Why it can pay to toil on the holidays

Penalty not always on workers

By Henry Budd

When the alarm clock sounds on Monday morning, most workers will have the satisfaction of rolling over and going back to sleep. But spare a thought for those for whom the Queen’s birthday holiday is just like any other Monday.

From policeman and nurses, to chefs, hotel staff, box office and service station attendants, thousands of people across the state still have to get to work.

While the downsides of working a public holiday are obvious, there are plenty of people who don’t mind heading into work while others get to stay home.

Aquafit Fitness and Leisure membership consultant Jill Walker says prospective members are less stressed and have more time to look around the centre on public holidays, which makes her job more enjoyable.

The gym, part of the Campbelltown Catholic Club, is open every day bar Good Friday and Christmas Day.

"It is a different atmosphere on public holidays, but surprisingly busy," she says.

"People like to stick to exercise routines."

Walker says she is compensated for working on the holiday "with a bit of extra money", but couldn’t say just how much.

The number of people who regularly work on public holidays is hard to pin down. Neither the Australian Bureau of Statistics, the NSW Department of Industrial Relations nor the Federal Department of Education Employment and Workplace Relations, could shed light on the matter.
Despite what many believe, workers are not entitled by law to have the day off on public holidays.

According to a NSW Industrial Relations Commission spokesman, if a worker is regularly rostered on the day on which the pubic holiday falls, their employer could reasonably expect them to go to work.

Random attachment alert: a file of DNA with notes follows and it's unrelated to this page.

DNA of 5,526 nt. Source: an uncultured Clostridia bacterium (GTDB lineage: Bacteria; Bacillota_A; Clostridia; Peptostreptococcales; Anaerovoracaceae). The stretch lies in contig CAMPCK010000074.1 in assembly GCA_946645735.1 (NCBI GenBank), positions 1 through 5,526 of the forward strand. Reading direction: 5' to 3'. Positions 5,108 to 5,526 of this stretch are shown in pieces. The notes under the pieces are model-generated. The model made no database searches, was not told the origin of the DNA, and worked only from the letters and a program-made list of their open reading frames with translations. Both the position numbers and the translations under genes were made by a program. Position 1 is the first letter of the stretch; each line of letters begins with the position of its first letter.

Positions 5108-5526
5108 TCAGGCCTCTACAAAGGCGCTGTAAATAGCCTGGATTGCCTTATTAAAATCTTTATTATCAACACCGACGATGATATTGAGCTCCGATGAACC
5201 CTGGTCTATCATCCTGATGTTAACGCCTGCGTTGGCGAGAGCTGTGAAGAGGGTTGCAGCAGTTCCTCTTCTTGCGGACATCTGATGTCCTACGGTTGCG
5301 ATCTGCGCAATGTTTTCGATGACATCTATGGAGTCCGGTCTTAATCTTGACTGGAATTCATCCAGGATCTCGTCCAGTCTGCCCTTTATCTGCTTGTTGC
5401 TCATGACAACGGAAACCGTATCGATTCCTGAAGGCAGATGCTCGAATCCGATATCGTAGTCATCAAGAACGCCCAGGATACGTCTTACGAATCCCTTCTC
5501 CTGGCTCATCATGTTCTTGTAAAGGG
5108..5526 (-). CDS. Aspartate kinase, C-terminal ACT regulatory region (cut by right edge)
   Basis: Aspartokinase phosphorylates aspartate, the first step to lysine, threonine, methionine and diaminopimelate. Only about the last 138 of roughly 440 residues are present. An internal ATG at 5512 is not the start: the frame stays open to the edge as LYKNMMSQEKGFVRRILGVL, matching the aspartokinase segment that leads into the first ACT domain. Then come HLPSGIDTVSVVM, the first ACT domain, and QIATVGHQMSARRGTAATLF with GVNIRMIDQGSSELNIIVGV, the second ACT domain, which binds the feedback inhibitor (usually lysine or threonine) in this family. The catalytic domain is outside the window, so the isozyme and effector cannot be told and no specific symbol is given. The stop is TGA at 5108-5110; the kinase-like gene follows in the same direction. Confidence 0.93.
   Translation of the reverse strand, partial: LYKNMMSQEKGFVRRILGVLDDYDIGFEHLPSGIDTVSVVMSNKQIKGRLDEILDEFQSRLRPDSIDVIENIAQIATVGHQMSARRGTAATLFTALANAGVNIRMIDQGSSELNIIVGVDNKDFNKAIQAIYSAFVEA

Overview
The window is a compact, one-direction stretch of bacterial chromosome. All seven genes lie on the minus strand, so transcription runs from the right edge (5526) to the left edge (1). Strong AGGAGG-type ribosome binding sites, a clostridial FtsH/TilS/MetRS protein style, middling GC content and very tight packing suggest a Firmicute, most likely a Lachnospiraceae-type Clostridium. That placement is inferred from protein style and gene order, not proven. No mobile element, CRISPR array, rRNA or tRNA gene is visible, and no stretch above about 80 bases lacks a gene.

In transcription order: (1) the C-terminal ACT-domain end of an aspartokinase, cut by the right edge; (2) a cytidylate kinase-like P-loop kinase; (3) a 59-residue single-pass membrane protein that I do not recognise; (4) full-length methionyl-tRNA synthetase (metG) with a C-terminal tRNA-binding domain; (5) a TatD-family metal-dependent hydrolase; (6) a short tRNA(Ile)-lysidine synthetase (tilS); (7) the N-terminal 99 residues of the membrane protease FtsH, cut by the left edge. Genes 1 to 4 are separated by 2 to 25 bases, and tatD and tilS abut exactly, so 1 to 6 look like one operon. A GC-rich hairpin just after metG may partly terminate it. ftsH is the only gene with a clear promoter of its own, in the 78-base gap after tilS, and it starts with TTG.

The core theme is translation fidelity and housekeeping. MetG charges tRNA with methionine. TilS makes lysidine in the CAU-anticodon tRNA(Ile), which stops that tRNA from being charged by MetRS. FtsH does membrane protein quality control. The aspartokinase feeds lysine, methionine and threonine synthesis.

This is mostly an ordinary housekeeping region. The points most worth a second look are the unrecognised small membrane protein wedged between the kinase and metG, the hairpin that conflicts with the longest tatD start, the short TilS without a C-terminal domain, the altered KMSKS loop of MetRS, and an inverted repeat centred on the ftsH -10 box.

Normally employers try to give workers the day off, but for many businesses such as tourist attractions and restaurants, where trade booms on holidays, giving employees the day off isn’t always feasible.

Compensation is determined by the relevant award or the employee’s individual contract. For example, some awards may stipulate giving workers extra annual leave in exchange for working public holidays, while others may specify being paid double-time.

 If you want a job where you are guaranteed a day off on public holidays, try applying at the nearest bank.

Under the NSW Banks and Bank Holiday Act, banks are required by law to close on public holidays. Traditionally this meant that because banks were closed, no other business could operate, but things have changed over the years and there are now a whole host of businesses that remain open.

St Vincent’s Hospital after-hours nurse manager Ann Morrice will also be clocking on this Monday.

Nurses are compensated with extra pay and a day off in lieu, she says. As with Walker, Morrice says there is a more relaxed atmosphere at work on public holidays.

"One of the things I enjoy about public holidays is that everybody makes sure they acknowledge each other because you are all in it together," Morrice says.

Working on public holidays also means Morrice gets to avoid driving in Sydney’s notorious workday traffic.

"And you get a day off when everybody else is coming into work," she says.

"It is nice when you drive down the M5 and you see everyone else going into work."
        NSW holidays
        * Queen’s Birthday: Monday, June 9
        * Bank Holiday: Monday, August 4**
        * Labour Day: Monday, October 6
        * Christmas Day: Thursday, December 25
        * Boxing Day: Friday, December 26
        * New Year’s Day: Thursday, January 1
        * Australia Day: Monday, January 26
        * Good Friday: April 10
        * Easter Saturday: 11 April
        * Easter Monday: April 13
        * Anzac Day: Saturday, April 25
        * Queen’s Birthday: Monday, June 8*
        * Bank Holiday: Monday, August 3**
        * Labour Day: Monday, October 5*
        * Christmas Day: Friday, December 25
        * Boxing Day: Saturday, December 26
        * Yet to be proclaimed
        ** Not a state-wide public holiday</p>

The Daily Telegraph

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